Lake Sagatagan Summer

By Denton Loving

After evensong at the abbey, we walk circles
in the woods, weaving through deerflies

in kamikaze flights. The cerulean warbler
mates among these trees, we’re told,

so we keep vigil for blue flickers in leaves.
So far, nothing. On half-submerged logs,

turtles perch like hard-shelled gods—
We canoe to the deepest part of the lake

before we can talk about who we were
before the other existed as witness.

Crow Cento, Time Cento

By Jessica Goodfellow

Crow Cento

There was a broken jaw of light at dusk where the crows
pinned to each tree
the hammer’s shadow in the shadow of a hand.
Sound of a crow, pulling the one nail from its voice,
claim the far away in me—
a never air, the lens for being.
Every microcosm needs its crow,
and the crows are up to no good:
They invented the earth for people,
inventing pizzicato as they fled the horizon.

My new bra feels like a hug

by: Kate scholl

My new bra feels like a hug
It holds fast where I need
It embraces and invites
supportively

It also lingers too long
awkwardly
It digs in places
Just like a hug does
sometimes

Evolution

by: Leila Bilick

I.

Each April, I walked among crushed tulips
after the last snow
and headstones for fallen soldiers,
my favorite for James Miller, last of the Minutemen,
“I am too old to run,” inscribed in the stone.
I imagined him falling to his knees
delivering himself, negating himself
as the red storm blew in.  

A White Frigid Fright

by: Bruce Shearer

I have too many white shirts

They are everywhere.

Just waiting for me, all neatly pressed and ready.

First I had one, and one would be controllable

Kept carefully in check.

Diagnosis

by: Elizabeth Hazen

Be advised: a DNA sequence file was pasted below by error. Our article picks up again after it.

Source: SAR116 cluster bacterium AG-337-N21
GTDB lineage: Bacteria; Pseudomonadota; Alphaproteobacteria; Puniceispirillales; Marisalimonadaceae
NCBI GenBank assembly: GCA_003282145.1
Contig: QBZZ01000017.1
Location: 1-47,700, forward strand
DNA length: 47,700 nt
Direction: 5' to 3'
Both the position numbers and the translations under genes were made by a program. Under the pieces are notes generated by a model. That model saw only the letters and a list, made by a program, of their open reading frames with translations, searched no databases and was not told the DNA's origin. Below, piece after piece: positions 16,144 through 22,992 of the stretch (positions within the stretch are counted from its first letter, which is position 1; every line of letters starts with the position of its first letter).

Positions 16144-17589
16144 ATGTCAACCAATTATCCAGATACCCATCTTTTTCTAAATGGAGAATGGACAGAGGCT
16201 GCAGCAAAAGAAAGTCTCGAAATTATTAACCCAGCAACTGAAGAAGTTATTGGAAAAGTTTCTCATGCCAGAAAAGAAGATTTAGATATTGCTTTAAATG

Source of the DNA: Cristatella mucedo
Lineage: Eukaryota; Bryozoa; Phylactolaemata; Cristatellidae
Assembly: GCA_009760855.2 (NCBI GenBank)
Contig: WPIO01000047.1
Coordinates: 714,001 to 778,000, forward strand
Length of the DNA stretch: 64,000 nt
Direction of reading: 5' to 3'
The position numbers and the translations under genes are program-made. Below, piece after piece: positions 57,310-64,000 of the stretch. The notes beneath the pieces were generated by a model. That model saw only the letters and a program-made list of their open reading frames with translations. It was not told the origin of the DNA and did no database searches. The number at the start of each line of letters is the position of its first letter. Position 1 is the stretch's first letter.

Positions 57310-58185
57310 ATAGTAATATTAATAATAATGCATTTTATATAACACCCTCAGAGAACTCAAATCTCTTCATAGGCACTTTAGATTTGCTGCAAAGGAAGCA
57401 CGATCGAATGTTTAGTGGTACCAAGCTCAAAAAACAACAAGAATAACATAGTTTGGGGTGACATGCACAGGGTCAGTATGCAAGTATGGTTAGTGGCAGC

I.

In Exam Room 3, I drank
barium sulfate through
a bendy straw, breast buds

rising beneath my hospital gown.
Sharp pangs like scissors
snipped inside me, but the x-ray

revealed no ulcers. In his preacher’s
tenor, the doctor insisted
I had no cause for pain.

The Annual Under-Winter Assault

by: beth Oast Williams

Already it’s rained too much. Water
pools at the base of the pecan tree
and her leaves pull hard, begging
to dive in. Mama tries to hold them, tight
by the toes, so they won’t fall.

TCR Talks with Sirje Kiin

BY: KAIA Gallagher

Sirje Kiin is an Estonian writer, poet, and journalist currently living in South Dakota, and the biographer of Marie Under, one of Estonia’s best-known poets.

Born in 1883, Marie Under established herself as one of Estonia’s premier poets in the beginning of the twentieth century through her expressionist and neo-romantic poems. Her early poetry explored themes of happiness, joy, and erotic love. Later, during the 1920s, she addressed topics related to justice and death, with lyrics that merged dark, apocalyptic visions with a yearning for happiness and all-embracing love.

She who was on her way

by: Kate scholl

She’ll be coming round the mountain
She’ll be coming
She’s on her way
Did she call first?

She’s hatching
from a round mountain, an egg

Everlasting

BY: Daniel Edward Moore

After death leaves its stinger
buzzing in my head
don’t let the hive of a million lies
tempt you with their honey.